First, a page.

My concern is more in the distribution of the renewable versus the total.   EPA initially examined the renewable potential by 6 regions.  In their own words: “EPA estimated the aggregate target level of RE generation in each of the six regions assuming that all states within each region can achieve the RE performance represented by an average of RPS requirements in states within that region that have adopted such requirements. For this purpose, EPA averaged the existing RPS percentage requirements that will be applicable in 2020 and multiplied that average percentage by the total 2012 generation for the region. We also computed each state’s maximum RE generation target in the best practices scenario as its own 2012 generation multiplied by that average percentage. (For some states that already have RPS requirements in place, these amounts are less than their RPS targets for 2030.) For each region we then computed the regional growth factor necessary to increase regional RE generation from the regional starting level to the regional target through investment in new RE capacity, assuming that the new investment begins in 2017, the year following the initial state plan submission deadline,153 and continues through 2029. This regional growth factor is the growth factor used for each state in that region to develop the best practices scenario. Finally, we developed the annual RE generation levels for each state. To do this, we applied the appropriate regional growth factor to that state’s initial RE generation level, starting in 2017, but stopping at the point when additional growth would cause total RE generation for the state to exceed the state’s maximum RE generation target.”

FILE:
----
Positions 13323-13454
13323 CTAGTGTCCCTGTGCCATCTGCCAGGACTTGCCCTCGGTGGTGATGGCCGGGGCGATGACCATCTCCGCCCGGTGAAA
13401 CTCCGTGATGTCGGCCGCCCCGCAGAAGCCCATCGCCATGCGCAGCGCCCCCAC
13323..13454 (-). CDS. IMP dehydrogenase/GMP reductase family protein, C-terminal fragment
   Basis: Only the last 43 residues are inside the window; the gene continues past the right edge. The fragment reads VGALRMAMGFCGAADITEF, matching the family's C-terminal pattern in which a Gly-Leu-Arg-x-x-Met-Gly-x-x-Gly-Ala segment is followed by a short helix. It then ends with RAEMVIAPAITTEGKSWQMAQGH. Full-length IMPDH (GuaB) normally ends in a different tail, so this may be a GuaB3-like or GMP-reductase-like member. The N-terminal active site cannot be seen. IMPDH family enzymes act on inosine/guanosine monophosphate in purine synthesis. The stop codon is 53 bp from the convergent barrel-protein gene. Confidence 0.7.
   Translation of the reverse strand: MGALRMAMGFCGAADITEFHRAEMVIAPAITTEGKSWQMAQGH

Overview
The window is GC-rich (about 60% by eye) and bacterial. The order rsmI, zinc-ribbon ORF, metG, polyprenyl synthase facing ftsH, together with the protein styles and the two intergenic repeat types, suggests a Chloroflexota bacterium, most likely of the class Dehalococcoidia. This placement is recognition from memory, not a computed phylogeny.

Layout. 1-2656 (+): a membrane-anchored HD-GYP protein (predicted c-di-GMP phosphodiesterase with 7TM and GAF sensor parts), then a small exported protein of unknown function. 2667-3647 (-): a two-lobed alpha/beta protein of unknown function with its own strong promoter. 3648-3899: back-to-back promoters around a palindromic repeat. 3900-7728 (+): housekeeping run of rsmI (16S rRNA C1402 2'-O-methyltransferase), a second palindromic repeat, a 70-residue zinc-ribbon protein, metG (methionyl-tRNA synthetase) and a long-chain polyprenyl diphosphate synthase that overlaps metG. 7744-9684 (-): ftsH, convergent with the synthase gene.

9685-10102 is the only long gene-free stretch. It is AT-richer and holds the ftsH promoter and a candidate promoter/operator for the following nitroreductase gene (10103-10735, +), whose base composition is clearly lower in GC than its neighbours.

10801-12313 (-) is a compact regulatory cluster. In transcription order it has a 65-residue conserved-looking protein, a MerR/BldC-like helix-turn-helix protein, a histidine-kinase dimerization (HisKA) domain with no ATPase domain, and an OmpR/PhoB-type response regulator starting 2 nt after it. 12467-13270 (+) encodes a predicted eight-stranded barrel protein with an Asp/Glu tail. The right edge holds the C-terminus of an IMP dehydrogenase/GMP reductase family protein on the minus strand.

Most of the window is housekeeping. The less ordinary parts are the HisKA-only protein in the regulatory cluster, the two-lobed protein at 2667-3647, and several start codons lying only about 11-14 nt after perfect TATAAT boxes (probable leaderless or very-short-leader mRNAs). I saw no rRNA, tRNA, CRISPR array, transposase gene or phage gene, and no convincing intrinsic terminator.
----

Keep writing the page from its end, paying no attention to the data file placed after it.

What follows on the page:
This all makes sense until you think about the market perspective and the actual reality of this approach.  Historically, the areas with the greatest renewable development generally have two characteristics – high power price and/or an abundance renewable generation opportunity.  The barrier to jump to alternative power source was minimal, such as the case in California compared to states with low power prices Kentucky and West Virginia.  These states with much lower prices will have a greater impact in moving to a more renewable system.  Their economy is not centered on high power prices.  The jump to this higher value will be significant.  West Virginia growth in renewable is 1000+%.  In West Virginia’s case, EPA is asking the state to invest in a more expensive, but cleaner power source.  If we assume the same assumption above, then WV’s needs ~3.6 GW of wind capacity with a total cost of $7 billion dollars.  If we spread the cost with West Virginia retail sales over the next 20 years it would still cause a rate impact of 14%. I did a state by state analysis on this renewable piece – if you are interested email me[email protected]

Let me pause here for further digestion before moving onto the EE/DSM portion of the plan.

We can help the policy discussion in terms of running independent assessment and helping develop strategies to best plan for the future.  

Please contact us 614-356-0484 or[email protected]

Your Inspired Energy Consultant,



David K. Bellman
Founder & Principal
All Energy Consulting LLC
“Independent analysis and opinions without a bias.”
[email protected]
blog: http://allenergyconsulting.com/blog/category/market-insights/